Taking the Temperature of Health Care Valuations

By Garruto, Loren; Loud, Oliver | Journal of Accountancy, October 2001 | Go to article overview

Taking the Temperature of Health Care Valuations


Garruto, Loren, Loud, Oliver, Journal of Accountancy


Valuators must use a broad picture approach.

The health care industry has undergone significant change over the last decade, which has affected delivery of services, payment mechanisms and the organizational structure of providers. It's no secret consolidations and reduced government reimbursements have an ongoing impact on the health care industry. Because of the specific characteristics and unique attributes of each industry segment, CPAs who perform health care valuations have tended to specialize--in physician practices, for example, or not-for-profit hospitals. Health care industry valuation is a growing practice niche that provides an opportunity for CPAs to exercise the communication, research and analytical skills that go beyond traditional accounting. To ensure their clients do not operate in a vacuum in the face of industry trends, CPA valuators need to know the fundamentals in a variety of segments and understand the current demand for services, the forces affecting, reimbursement and opportunities for growth in the health care segment being analyzed.

WHAT PROMPTS AN INDEPENDENT VALUATION?

Throughout a company's lifecycle, certain events or business necessities--such as ownership transition, compliance and strategic planning--may require an independent appraisal of its capital structure. Typically, the business owner's goal is to integrate strategic and financial plans and optimize investments. Companies seek valuation experts to obtain independent opinions of their value, the fairness of certain transactions and the implications of strategic business decisions, such as discontinuing a product line, selling a division or acquiring a competitor. Management also may seek to better understand how its business value is allocated across different business segments and the key determinants, or "drivers," of value. Thus a valuation can provide insight into which segments of the business create larger portions of value within the total operation, which segments are weak or should be divested and whether other segments should be acquired to enhance profitability.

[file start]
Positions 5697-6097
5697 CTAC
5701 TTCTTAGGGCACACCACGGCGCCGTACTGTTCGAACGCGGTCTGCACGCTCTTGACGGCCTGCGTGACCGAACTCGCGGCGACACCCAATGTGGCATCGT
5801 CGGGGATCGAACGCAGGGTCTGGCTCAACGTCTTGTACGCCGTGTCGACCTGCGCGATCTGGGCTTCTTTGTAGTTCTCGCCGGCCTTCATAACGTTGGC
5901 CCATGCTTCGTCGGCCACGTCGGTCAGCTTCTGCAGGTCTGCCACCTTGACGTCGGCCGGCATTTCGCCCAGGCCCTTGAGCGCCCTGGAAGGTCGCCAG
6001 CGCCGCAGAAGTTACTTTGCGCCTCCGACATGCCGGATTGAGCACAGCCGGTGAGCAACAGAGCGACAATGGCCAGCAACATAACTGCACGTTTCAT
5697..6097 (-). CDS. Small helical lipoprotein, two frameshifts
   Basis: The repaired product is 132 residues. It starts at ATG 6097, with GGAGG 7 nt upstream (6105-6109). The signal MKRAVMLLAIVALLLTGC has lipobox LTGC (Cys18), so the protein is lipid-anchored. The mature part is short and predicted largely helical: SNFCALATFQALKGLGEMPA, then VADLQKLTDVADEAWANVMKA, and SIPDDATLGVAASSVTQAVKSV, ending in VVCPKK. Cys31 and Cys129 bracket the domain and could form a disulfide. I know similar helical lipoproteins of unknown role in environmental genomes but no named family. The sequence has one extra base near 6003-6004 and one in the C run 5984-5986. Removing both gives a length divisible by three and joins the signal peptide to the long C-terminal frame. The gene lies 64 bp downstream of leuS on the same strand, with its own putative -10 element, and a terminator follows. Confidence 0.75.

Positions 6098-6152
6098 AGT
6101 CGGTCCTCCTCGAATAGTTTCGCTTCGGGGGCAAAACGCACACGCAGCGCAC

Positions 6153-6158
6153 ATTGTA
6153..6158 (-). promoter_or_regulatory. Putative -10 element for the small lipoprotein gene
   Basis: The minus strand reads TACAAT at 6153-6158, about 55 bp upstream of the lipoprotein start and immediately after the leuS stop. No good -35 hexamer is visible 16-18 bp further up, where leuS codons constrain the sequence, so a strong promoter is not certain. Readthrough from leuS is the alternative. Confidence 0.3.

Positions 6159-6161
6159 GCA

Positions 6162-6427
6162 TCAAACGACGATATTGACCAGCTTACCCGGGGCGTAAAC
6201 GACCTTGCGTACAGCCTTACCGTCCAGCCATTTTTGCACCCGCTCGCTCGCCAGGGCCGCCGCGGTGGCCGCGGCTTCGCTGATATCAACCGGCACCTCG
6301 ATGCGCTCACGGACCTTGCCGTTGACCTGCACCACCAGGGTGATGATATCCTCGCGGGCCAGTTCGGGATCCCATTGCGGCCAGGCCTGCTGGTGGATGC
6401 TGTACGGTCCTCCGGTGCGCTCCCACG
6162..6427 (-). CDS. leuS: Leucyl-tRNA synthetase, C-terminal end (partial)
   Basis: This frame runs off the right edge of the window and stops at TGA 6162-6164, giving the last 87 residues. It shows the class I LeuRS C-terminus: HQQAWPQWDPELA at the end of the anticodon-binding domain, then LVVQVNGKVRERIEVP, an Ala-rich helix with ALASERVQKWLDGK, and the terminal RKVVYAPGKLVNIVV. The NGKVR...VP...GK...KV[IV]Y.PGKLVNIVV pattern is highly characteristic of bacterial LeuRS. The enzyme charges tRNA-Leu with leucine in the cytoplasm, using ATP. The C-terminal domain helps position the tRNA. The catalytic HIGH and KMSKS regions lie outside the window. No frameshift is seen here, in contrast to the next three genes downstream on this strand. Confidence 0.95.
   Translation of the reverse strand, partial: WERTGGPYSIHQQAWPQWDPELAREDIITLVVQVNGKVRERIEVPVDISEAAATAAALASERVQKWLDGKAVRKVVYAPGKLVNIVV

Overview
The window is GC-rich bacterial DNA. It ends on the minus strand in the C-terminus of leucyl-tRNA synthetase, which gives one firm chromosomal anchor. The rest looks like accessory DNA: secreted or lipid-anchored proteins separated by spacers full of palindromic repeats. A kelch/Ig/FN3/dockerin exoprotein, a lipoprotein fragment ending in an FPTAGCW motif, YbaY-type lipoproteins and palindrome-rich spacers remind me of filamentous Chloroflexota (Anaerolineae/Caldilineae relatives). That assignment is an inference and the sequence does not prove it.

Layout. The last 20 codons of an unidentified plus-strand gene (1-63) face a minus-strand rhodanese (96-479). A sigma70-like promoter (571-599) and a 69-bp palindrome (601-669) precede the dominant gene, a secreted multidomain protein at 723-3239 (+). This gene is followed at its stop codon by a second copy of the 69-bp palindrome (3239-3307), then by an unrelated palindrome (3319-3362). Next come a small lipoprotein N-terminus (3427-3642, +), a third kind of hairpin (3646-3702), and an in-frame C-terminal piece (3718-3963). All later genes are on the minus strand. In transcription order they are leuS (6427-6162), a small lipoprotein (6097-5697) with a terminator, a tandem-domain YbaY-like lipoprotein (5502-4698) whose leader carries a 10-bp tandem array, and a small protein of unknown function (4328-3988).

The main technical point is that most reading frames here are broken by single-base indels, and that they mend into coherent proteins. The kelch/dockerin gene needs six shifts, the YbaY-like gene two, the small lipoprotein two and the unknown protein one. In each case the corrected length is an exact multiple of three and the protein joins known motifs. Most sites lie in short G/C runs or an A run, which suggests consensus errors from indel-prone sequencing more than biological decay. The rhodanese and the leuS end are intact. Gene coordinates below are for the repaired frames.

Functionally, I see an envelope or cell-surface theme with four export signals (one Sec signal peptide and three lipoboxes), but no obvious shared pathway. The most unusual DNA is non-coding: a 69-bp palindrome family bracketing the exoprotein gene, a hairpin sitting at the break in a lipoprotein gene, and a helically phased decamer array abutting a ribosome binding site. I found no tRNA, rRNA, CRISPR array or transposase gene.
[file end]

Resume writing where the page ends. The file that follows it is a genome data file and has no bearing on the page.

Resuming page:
Sometimes the law requires independent valuations. The IRS mandates them for gift and estate tax purposes, such as gifting of shares in a privately held company by the owner to relatives. The Department of Labor requires them for qualified retirement plans, such as employee stock ownership plans, at the time of installation of the plan and then for annual updates. Bankruptcy is yet another situation in which independent valuation work is needed.

PICK THE RIGHT VALUATION APPROACH

In many situations the law or contracts mandate the standard of value for the valuation; sometimes, the parties involved in the transaction stipulate the standard. In a health care valuation, valuators weigh basic operating characteristics: the services provided, how services are reimbursed, patient referral sources, service area covered, regulatory compliance, cost containment and utilization management. They ask the client to provide pertinent information to estimate the value of the provider or its underlying assets (see "Get the Right Data") and then choose one of three traditional valuation approaches--income, market or cost--that works best for a particular assignment. All three approaches use fair market valuation. Mark O. Dietrich, CPA, ABV, of Dietrich & Wilson, PC, an accounting firm specializing in business valuations and health care consulting in Framingham, Massachusetts, says, "In any valuation transaction subject to regulatory review (and most are), fair market value is almost certain to be the required standard of value."

Get The Right Data

Valuators use checklists to ensure
compliance with professional standards
and adequate documentation.
Clients typically supply the following
for a business valuation:

[] Five years of historical financial
statements.

[] Five years of projected financial
statements, with a business plan, if
available. … 

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